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pg_stat_statement – Benefits and Shortcomings [PGSQL Phriday #008]

PGSQL Phriday is a monthly community blog event for the PostgreSQL community, and this month the invitation came from Michael Christofides. Thank you, Michael!

Onwards to the topic … 

As a PostgreSQL DBA, it is essential to have visibility into database performance metrics to optimize database performance. pg_stat_statement is an extension that provides valuable insights into the query performance of a PostgreSQL database.

What is pg_stat_statement?

pg_stat_statement is a PostgreSQL extension that records statistics about the SQL statements executed in a database. It collects query performance data such as the total execution time, the number of times the query was executed, and the total time spent executing the query. pg_stat_statement also records information about the query plan, which can help identify slow queries that require optimization. The statistics collected by pg_stat_statement can be used to monitor database performance, optimize queries, and diagnose performance problems.

How does it collect data?

pg_stat_statement collects data by intercepting SQL statements sent to the database server. Whenever a query is executed, pg_stat_statement records various statistics about the query, such as its execution time, the number of rows returned, and the number of times the query has been executed. This information is stored in a system table called pg_stat_statements.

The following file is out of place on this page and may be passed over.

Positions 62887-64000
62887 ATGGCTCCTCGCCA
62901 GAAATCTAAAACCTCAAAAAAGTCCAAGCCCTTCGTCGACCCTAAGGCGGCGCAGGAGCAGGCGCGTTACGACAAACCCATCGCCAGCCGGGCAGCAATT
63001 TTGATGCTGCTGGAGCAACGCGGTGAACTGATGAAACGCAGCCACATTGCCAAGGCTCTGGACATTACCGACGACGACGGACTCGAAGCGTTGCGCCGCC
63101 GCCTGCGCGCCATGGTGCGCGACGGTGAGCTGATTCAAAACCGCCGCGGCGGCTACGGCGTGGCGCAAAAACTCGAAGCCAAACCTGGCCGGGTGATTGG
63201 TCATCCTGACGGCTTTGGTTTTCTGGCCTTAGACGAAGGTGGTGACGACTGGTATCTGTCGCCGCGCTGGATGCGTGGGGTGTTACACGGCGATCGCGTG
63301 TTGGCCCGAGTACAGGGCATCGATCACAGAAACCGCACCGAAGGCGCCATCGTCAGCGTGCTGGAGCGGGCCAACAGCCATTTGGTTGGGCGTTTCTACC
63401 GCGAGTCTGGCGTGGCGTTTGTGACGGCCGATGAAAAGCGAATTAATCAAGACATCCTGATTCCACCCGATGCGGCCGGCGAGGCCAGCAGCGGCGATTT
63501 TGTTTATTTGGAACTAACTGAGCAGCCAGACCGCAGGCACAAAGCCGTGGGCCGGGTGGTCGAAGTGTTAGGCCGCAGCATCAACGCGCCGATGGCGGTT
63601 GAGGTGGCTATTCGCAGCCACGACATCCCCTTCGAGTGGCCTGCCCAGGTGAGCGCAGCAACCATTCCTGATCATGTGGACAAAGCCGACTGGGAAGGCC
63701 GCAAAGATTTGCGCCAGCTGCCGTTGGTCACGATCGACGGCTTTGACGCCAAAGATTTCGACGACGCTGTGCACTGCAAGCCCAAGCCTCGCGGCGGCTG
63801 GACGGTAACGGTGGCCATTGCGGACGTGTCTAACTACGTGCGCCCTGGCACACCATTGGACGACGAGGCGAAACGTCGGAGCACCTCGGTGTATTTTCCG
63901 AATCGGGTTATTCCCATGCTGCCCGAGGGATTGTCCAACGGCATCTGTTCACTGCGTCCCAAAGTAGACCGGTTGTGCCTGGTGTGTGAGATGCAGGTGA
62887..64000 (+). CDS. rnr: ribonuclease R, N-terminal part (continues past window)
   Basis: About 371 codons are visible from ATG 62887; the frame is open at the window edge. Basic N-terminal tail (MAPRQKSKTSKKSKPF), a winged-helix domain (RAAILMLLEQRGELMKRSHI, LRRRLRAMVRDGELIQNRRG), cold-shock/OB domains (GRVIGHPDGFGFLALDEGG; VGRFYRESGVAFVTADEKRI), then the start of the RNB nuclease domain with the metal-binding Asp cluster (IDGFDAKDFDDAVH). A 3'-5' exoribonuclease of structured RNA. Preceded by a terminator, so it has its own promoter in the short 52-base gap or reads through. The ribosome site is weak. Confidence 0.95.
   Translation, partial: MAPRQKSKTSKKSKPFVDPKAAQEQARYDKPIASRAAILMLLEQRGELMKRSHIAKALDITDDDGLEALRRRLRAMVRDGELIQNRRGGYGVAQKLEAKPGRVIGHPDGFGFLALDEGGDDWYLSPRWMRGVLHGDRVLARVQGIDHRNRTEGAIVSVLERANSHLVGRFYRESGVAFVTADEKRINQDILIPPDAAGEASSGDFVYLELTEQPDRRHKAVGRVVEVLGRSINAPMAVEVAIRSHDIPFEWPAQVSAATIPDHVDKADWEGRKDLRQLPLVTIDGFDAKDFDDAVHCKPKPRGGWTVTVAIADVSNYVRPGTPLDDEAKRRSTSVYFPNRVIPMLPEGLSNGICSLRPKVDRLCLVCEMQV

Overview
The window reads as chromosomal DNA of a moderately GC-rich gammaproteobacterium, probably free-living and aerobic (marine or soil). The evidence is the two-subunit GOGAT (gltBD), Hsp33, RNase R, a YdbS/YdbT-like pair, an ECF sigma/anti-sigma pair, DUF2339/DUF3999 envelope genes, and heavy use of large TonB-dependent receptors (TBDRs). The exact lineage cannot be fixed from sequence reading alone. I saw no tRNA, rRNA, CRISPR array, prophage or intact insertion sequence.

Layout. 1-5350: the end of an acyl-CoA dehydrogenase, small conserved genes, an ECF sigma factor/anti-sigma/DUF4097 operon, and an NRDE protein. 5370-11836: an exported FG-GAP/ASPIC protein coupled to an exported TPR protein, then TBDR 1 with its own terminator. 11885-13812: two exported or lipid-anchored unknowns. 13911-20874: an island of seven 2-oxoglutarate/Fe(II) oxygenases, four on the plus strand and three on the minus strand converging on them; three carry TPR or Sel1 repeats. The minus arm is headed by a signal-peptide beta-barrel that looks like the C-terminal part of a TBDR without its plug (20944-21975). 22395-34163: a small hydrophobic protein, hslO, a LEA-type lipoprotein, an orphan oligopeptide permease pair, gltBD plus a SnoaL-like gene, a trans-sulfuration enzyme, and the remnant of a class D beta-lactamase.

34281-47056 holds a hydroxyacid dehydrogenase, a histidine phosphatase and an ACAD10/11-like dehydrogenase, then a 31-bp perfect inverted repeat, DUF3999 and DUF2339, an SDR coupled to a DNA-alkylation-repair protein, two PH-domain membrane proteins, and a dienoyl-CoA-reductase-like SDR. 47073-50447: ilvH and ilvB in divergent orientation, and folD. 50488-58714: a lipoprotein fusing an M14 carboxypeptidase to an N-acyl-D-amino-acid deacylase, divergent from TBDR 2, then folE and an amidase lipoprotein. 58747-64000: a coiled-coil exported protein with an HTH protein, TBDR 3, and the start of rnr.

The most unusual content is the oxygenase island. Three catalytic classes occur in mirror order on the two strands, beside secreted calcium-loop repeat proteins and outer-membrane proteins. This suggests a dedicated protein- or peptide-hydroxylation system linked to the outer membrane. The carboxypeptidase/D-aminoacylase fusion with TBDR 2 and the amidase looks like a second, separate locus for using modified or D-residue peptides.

To enable pg_stat_statement, you need to add it to the list of shared_preload_libraries in your PostgreSQL configuration file (postgresql.conf). Once you have done this, you need to restart the PostgreSQL server to enable the module.

Overhead

pg_stat_statement can cause overhead because it collects detailed performance data about every SQL statement executed in a PostgreSQL database. However, this overhead is minimal and typically has a negligible impact on database performance. The performance overhead of pg_stat_statement can be further reduced by configuring it to only record statistics for specific SQL statements or users.

Shortcomings

pg_stat_statement has a few limitations that PostgreSQL DBAs should be aware of. For example, pg_stat_statement does not record performance data for SQL statements executed within a transaction that was rolled back. Additionally, the information recorded by pg_stat_statement is not persisted across server restarts unless the server is configured to do so explicitly.

Benefits

Despite its shortcomings, pg_stat_statement is an essential tool for PostgreSQL DBAs. It provides a wealth of information about the performance of your database queries. Some of its benefits include:

  1. Identifying slow queries: pg_stat_statement provides detailed performance metrics for each SQL statement executed in a PostgreSQL database. This information can help identify slow queries that require optimization.
  2. Optimizing database performance: By identifying slow queries, PostgreSQL DBAs can optimize database performance and improve query response times.
  3. Improving application performance: Optimizing database performance can improve application performance by reducing the time it takes for queries to execute.
  4. Track change in performance: pg_stat_statement provides a way to track changes in query performance over time, allowing you to monitor the impact of changes to your database schema or query execution plan.

Conclusion

pg_stat_statement is a valuable tool for PostgreSQL DBAs. It provides detailed insights into query performance that can be used to optimize database performance and improve application performance. While it has some limitations, the benefits of using pg_stat_statement outweigh its shortcomings. PostgreSQL DBAs should consider using pg_stat_statement to gain visibility into query performance and optimize database performance.

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